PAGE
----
How to check if a variable is a number in JavaScript

To check if a variable is a number in JavaScript:

  1. Use the Number.isFinite() method to determine whether the passed value is a number.
  2. The Number.isFinite() method returns true if the passed value is not positive Infinity, negative Infinity, or NaN.
Number.isFinite(34)         // true
Number.isFinite(2e64)       // true

Number.isFinite('0')        // false
Number.isFinite(null)       // false
Number.isFinite({})         // false

Number.isFinite(Infinity)   // false
Number.isFinite(NaN)        // false
Number.isFinite(-Infinity)  // false

The Number.isFinite() method was introduced in ES6 to check if the given value is a finite number. It returns true if the passed value is a number, otherwise false.

JavaScript also provides a global isFinite() function that converts the parameter to a Number and returns true if the resulting value is not positive or negative Infinity, NaN, or undefined.

This means, with Number.isFinite(), only values of the type number and are finite return true, and non-numbers always return false:

isFinite('2')             // true
Number.isFinite('2')      // false

isFinite(null)            // true
Number.isFinite(null)     // false

Alternatively, you can use the Number.isNaN() method to check if the passed value is a Number and NaN (Not a Number). This method is a more robust replacement of the global isNaN() function in JavaScript.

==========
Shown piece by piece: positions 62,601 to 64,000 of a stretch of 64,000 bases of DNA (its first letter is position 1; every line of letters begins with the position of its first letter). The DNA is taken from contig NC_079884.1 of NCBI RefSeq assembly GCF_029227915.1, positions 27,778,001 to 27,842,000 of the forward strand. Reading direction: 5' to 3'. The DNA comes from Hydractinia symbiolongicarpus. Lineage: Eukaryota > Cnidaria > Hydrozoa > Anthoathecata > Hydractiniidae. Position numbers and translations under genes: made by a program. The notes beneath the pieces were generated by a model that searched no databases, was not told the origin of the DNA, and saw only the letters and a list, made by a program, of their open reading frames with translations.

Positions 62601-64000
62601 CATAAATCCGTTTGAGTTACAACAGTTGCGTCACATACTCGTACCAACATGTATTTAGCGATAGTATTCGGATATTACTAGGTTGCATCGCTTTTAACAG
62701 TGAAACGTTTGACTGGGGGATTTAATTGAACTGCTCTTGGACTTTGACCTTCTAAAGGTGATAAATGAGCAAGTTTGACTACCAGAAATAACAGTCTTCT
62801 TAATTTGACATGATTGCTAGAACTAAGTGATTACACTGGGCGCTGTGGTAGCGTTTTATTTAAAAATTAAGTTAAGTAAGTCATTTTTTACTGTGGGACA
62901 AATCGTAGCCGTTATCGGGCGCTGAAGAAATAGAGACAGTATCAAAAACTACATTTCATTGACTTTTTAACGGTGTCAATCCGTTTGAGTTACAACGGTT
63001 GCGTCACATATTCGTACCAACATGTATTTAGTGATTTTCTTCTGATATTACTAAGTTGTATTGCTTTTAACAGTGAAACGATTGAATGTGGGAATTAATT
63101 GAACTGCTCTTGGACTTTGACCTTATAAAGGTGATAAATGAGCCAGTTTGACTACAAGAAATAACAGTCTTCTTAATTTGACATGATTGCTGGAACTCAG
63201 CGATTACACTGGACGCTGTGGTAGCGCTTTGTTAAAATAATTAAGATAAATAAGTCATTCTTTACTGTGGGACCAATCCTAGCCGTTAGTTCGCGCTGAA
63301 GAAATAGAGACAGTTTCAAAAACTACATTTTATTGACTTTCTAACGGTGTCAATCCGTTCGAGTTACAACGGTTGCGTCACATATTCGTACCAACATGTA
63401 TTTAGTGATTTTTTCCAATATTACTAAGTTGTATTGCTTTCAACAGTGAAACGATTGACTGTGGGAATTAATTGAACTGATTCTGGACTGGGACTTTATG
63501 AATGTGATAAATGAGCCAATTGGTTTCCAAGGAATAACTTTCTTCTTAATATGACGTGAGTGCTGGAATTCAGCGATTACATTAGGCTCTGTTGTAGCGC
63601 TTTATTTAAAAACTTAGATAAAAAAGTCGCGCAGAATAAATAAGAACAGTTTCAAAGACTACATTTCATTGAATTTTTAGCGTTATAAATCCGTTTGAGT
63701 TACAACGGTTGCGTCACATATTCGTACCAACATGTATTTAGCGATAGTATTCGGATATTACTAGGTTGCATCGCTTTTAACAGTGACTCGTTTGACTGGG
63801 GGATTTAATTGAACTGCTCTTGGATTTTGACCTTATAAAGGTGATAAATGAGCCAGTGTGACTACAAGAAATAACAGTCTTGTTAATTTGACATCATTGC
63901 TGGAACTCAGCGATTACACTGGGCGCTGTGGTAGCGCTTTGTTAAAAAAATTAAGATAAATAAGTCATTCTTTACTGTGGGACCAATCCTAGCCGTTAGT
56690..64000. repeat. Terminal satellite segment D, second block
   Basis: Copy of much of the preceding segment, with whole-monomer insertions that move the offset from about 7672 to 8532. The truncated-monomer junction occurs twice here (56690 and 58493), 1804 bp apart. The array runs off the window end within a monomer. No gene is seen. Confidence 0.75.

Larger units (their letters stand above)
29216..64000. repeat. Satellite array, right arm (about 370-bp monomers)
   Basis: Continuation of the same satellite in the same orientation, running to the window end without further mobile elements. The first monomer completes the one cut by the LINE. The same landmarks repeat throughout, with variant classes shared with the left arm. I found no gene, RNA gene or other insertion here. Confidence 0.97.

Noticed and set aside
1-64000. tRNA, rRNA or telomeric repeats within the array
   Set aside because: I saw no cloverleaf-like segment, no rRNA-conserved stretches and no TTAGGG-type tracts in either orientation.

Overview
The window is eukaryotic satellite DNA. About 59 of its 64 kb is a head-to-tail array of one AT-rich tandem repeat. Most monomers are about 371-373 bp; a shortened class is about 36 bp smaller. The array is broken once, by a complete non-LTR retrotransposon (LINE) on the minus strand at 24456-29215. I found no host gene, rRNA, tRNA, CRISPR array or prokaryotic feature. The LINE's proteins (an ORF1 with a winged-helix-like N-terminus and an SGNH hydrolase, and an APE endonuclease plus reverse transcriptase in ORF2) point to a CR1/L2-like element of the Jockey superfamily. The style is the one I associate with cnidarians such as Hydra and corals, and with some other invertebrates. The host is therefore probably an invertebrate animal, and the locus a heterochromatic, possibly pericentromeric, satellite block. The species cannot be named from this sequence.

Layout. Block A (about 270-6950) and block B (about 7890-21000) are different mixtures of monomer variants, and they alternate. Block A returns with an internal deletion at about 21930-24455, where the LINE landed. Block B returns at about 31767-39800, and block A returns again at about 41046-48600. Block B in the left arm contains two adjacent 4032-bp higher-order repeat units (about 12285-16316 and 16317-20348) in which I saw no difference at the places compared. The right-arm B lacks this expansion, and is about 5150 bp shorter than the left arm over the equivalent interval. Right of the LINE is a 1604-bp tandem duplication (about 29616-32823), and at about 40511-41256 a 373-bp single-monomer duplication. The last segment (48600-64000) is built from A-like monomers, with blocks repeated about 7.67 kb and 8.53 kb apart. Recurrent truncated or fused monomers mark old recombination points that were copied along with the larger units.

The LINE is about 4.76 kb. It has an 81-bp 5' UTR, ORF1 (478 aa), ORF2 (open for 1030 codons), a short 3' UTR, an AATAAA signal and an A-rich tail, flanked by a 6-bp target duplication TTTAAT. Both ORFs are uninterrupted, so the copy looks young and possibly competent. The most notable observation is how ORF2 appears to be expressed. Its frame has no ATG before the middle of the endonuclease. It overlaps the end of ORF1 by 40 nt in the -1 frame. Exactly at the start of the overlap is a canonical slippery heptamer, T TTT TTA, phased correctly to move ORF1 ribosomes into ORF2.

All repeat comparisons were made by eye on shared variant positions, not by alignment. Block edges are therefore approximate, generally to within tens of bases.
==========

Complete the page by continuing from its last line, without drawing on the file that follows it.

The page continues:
Number.isNaN(34)         // false <-- 34 is a valid number
Number.isNaN(2e64)       // false

Number.isNaN('0')        // false <-- 0 is a valid number
Number.isNaN(null)       // false (false positive?)
Number.isNaN({})         // false

Number.isNaN(Infinity)   // false
Number.isNaN(NaN)        // true <-- NaN is "Not a Number"
Number.isNaN(-Infinity)  // false

Unlike the global isNaN() function, Number.isNaN() does not convert the argument to a Number; it returns true when the argument is a Number and is NaN.

Finally, the typeof operator can also be used to check if the variable type is a number in JavaScript:

typeof 3 === 'number'       // true
typeof '0' === 'number'     // false ("string" type)

typeof null === 'number'          // false
typeof {} === 'number'            // false
typeof undefined === 'number'     // false

typeof NaN === 'number'         // true (false positive?) 
typeof Infinity === 'number'    // true

The typeof operator is more robust than Number.isNaN() and it correctly identifies null and undefined are not numbers.

However, it returns true for Infinity and NaN because these are special number values in JavaScript.

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